I really like the math ideas you gain from playing this game. The game is targeted at children aged three but adaptations can be made to make it easier. I played it with my two-year-olds, they loved stacking up the ice cream and sorting the colours into the correct colour bowls. We set up an ice cream shop and took it in turns to be the buyer and seller. We used a toy till and play money. The older children also love playing the game, it has definitely helped them gain number knowledge within a couple of months of playing twice a week. 

 

Next game to review:

Mini Muffin Match Up ages 3+

The set includes:

 

1 muffin pan

2 dice

Squeezy Tweezers

12 double-sided sorting circle inserts

60 mini muffin counters

Activity guide

 

The game is played in a variety of ways. Here is an example of one of the ways to play:

 

Place all the mini muffin counters into the muffin pan. Pick out three muffins that are the same colour. Then, find one more mini muffin that is a different colour. Set out the four muffins in a row and have children find the one that is different and tell you why it is different.

 

Mini muffin match up helps children learn to sort, match, colour recognition, number recognition and how to count.  Squeezy tweezers add to the fun and reinforce fine-motor skills. There is so much versatility with this toy, free play and structured games are both options.  

 


Mathlink Cubes Activity Set:

The set includes everything you need to support early maths skills development for children age 3+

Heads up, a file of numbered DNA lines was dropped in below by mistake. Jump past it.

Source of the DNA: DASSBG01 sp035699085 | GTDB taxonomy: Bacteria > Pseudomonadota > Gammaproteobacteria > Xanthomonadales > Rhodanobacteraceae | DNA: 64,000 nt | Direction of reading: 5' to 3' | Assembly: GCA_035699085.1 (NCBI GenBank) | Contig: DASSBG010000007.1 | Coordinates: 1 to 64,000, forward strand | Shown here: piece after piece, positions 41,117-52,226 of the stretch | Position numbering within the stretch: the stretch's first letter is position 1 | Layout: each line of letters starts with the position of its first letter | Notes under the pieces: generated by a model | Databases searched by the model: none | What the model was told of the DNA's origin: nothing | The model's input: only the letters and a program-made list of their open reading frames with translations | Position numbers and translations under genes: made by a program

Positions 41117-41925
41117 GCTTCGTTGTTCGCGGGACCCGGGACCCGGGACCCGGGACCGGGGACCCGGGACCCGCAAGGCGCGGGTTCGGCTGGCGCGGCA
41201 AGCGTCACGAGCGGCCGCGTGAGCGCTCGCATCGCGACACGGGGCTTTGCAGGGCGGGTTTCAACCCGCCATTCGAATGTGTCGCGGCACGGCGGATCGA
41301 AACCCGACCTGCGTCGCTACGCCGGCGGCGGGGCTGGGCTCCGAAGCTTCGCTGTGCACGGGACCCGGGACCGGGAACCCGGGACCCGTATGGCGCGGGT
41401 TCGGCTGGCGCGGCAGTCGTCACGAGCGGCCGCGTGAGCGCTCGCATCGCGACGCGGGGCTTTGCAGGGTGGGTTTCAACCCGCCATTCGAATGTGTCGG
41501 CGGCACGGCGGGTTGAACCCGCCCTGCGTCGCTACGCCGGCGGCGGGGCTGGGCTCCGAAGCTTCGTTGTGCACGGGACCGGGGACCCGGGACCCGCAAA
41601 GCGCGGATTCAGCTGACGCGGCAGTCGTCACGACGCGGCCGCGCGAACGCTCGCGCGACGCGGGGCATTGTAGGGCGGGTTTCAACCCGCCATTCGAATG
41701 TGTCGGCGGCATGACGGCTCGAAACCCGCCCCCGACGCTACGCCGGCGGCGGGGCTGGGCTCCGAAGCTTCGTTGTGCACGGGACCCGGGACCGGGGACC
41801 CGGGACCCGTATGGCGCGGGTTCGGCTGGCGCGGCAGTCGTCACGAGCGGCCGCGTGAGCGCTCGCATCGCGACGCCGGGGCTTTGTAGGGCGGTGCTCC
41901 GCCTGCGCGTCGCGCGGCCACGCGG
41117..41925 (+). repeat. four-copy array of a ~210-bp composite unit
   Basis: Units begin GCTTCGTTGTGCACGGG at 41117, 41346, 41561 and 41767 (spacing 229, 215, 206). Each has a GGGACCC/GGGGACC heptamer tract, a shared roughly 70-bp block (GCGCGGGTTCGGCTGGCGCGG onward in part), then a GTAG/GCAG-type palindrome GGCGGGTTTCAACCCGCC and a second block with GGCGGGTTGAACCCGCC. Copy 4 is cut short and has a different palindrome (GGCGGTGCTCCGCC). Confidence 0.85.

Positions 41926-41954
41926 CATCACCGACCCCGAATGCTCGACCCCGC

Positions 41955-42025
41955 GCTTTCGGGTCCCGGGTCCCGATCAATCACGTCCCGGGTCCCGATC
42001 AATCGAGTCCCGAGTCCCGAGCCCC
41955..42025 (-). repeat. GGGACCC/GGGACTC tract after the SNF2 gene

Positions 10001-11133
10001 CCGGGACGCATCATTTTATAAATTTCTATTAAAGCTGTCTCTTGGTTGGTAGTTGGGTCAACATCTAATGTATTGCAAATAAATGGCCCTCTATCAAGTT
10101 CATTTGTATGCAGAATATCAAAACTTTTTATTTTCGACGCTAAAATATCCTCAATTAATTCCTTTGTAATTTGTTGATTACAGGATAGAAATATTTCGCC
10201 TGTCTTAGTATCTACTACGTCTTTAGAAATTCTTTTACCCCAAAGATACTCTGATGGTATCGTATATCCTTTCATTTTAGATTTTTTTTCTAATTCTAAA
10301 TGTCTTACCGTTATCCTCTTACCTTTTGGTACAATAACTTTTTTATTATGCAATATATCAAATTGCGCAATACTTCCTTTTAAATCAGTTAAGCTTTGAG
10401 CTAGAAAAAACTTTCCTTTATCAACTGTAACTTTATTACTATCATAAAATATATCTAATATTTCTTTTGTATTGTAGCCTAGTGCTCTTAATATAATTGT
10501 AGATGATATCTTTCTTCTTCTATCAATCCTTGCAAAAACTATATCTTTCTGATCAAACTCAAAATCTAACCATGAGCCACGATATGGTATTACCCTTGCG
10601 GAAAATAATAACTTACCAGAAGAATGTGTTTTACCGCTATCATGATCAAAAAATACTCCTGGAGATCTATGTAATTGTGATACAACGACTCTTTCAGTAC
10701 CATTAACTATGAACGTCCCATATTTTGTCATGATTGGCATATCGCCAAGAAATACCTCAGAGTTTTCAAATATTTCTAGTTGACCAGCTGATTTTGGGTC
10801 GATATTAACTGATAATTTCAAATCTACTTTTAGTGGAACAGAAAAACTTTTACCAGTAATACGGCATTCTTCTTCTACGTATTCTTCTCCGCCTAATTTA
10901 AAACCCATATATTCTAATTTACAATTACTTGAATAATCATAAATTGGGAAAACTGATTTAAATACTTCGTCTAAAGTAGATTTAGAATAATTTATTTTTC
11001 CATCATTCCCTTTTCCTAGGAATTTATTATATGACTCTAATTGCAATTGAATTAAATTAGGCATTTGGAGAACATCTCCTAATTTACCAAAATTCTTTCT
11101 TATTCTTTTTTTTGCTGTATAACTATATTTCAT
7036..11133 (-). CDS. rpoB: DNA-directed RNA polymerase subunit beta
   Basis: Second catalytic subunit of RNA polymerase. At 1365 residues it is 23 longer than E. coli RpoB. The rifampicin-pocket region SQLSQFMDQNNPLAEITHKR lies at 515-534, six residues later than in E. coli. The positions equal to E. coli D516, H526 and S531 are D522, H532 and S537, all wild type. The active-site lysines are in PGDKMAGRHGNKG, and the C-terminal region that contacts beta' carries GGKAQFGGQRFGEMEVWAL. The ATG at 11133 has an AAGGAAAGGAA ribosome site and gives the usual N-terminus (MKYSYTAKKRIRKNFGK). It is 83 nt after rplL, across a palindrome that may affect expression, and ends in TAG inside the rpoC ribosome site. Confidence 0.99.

The 15 colourful double-sided activity cards and 100 (ten colours) stackable Mathlink Cubes combine to develop a variety of basic numeracy skills:

  • Patterning and sequencing

  • Sorting and grouping

  • Early arithmetic: addition, subtraction and multiplication Size recognition

  • Colour recognition

  • Ordering Measurement

  • Visually appealing cards provide engaging, hands-on activities to keep young learners interested

  • Encourages positional language and direction

  • Ideal solo or group activity

I have been using these cubes a couple of times a week along with the activity cards with one child aged four and two children aged five. The methods of learning on the cards have helped me think of ways to make things easier when teaching the children math. The children enjoy using the cubes and love building with them. The set also includes multilingual packaging and activity guide (containing further activity ideas)

 

I was also sent MathLink Cubes Maths Fluency Set suitable for children age 6+ to test out with my son Zac.

 

The cubes are exactly the same as the others but the activity cards are different. This set covers key maths concepts for primary children. The 30 progressive activities support the National Curriculum and range in difficulty from simple place value to working out the volume of shapes. The set is Ideal for solo or group activity.

 

The set teaches skills about:

  • Addition and subtraction

  • Statistics

  • Multiplication and division

  • Fractions

  • Measurement

  • Properties of shapes

  • Roman numerals

My son Zac who is eight has been using the set for a couple of months. He doesn’t like having to practice maths much at home anymore and usually moans at me when I ask him to come and practice with the cubes. However, it has helped him finally understand fractions and his teacher has also seen an improvement. We only practice once or twice a week as I think children do enough at school nowadays. The cubes have definitely helped Zac understand certain math methods that he couldn’t understand before. 

 

There are so many ways to help your children learn from a young age. Learning Resources have got so many educational toys that can help make it fun. I work as a childcare provider and definitely recommend using Learning Resources to help equip your setting. I have had lots of products and I have never been disappointed. They are clear and easy to use and will cover all children’s areas of learning and development.